The Empty Nest: Rekindling the Marital Fires

Good news! “Research shows that marital happiness reaches one of its highest peaks during the period after offspring have moved out of the family home.” I read this in the article¬†New Love: A Short Shelf Life.

Thank God because my son is already a sophomore in college and my daughter is a senior in high school anxiously waiting to hear from the college of her choice. Wise beyond her years, my daughter is funny, a great shopping companion and all around co-conspirator. Watching America’s Next Top Model just won’t be the same without her.¬†:-(

I often wonder what life will be like for my husband and me in our empty nest next year. I know there will be sadness because we like our kids and will miss them. But, they are both healthy, happy kids, doing what they want to do, so we are blessed. And since my husband and I not only love each other, but actually like each other, I think we have a good shot at being one of those couples that experiences a rekindling of marital happiness.

To ease the transition, my friend and associate, Dylan Broggio, LCSW-R, had a brilliant idea.

She suggested I should plan a romantic trip after dropping the kids off at college next September.

What a concept! To press the pause button before returning to our busy lives where it could be so easy to bury the pain of being without the kids in silence, to lose track of *us*, of our marriage. A Romantic Trip doesn’t have to mean a week long Caribbean cruise or a fancy suite at the Ritz Carlton or even lots of hot, sweaty, monkey sex. All of that would be nice but I’m thinking more in terms of anywhere that will allow my husband and I to enjoy us, who we are, what our marriage is, what we’ve managed to accomplish and what we still aspire to do. It should be light-hearted and fun! To reconnect as individuals for a moment (not as Mom and Dad) and maybe have a little monkey sex, too.

All empty-nesters should do this. We could create a new tradition! It will be a honeymoon for Phase Three of our life together!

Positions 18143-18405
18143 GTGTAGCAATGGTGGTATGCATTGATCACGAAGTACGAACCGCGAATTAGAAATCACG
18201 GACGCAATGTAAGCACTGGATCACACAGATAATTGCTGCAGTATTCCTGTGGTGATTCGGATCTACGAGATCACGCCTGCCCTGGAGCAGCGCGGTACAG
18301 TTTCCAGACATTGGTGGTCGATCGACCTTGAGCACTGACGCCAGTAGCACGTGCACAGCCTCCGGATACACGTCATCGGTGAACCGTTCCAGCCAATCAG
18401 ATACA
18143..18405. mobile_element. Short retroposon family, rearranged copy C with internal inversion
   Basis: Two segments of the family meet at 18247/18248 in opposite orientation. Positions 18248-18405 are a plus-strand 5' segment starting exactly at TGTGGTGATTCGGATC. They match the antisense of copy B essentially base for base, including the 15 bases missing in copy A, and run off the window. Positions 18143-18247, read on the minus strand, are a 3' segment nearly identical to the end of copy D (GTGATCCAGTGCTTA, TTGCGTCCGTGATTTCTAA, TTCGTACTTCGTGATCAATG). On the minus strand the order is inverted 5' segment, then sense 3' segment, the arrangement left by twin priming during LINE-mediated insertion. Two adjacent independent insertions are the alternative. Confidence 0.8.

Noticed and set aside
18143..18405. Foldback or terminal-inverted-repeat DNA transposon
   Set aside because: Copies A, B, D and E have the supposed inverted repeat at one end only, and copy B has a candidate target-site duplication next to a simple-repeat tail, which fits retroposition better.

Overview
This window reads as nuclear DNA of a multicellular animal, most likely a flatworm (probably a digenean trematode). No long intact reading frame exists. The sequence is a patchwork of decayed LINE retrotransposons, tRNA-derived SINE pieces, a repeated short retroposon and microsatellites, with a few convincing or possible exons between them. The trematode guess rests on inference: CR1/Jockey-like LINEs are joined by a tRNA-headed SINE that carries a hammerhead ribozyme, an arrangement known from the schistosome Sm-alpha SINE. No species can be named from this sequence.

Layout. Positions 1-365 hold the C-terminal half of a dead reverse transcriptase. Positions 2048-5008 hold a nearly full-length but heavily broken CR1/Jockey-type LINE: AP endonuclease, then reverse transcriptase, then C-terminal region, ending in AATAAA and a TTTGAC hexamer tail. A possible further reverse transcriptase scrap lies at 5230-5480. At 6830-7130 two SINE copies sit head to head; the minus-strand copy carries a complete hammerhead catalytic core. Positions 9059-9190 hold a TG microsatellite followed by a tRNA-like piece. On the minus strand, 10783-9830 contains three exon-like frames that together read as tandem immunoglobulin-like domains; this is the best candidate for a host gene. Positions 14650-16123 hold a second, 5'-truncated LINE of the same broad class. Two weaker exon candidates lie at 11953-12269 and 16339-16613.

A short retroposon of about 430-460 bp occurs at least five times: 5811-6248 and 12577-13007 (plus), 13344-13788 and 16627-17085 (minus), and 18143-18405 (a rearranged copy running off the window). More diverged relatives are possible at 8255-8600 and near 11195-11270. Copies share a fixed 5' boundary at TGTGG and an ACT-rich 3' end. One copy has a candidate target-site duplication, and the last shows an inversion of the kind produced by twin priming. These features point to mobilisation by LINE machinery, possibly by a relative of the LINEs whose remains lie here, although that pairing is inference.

I only hope I can afford it after paying tuition! :-)


Do you have empty nest experience? Please share your wisdom with us in the comments!



‘Love’ photo courtesy of wolfsoul via Flickr


  • That is really great news!

    Congrats! I love hearing that your daughter made it through with pinache and snark. My oldest is a girl. I’ve got high hopes for co-conspiracy.

    So, if I start saving now, in 15 years, my wife and I can hit that phase three honeymoon!

  • Marta Howe

    As a seasoned “empty nester” and knowing you as I do, I think you will find empty nesting surprisingly fun!

    • Thanks, Marta! That’s what veteran empty nesters keep telling us. It sounds like one of those things you just have to experience yourself to believe.

  • Hi, Dr.Aletta

    Me and my wife were empty nesters as well and although my wife is a licensed marriage therapist we took it pretty hard. We decided to work hard and rekindle our relationship and reconnect by going on several adventures ranging from Tuscany, Jerusalem and even going on a Safari.

    While seeing the world we discovered we could live with less and invest more in our relationship. That’s when we had the great idea to offer this kind of experience to other couples as well

    So we created our website
    Basically couples who struggle to rekindle their passion can go on a vacation, relax and at the same time confront head-on the core issues that have taken them in different directions.

    kind regards,

    • Wow Eli,your adventures for married couples sound lovely. I was thinking more like a bed and breakfast on Long Island but Tuscany would be nice if it weren’t for the tuition thing. :-)


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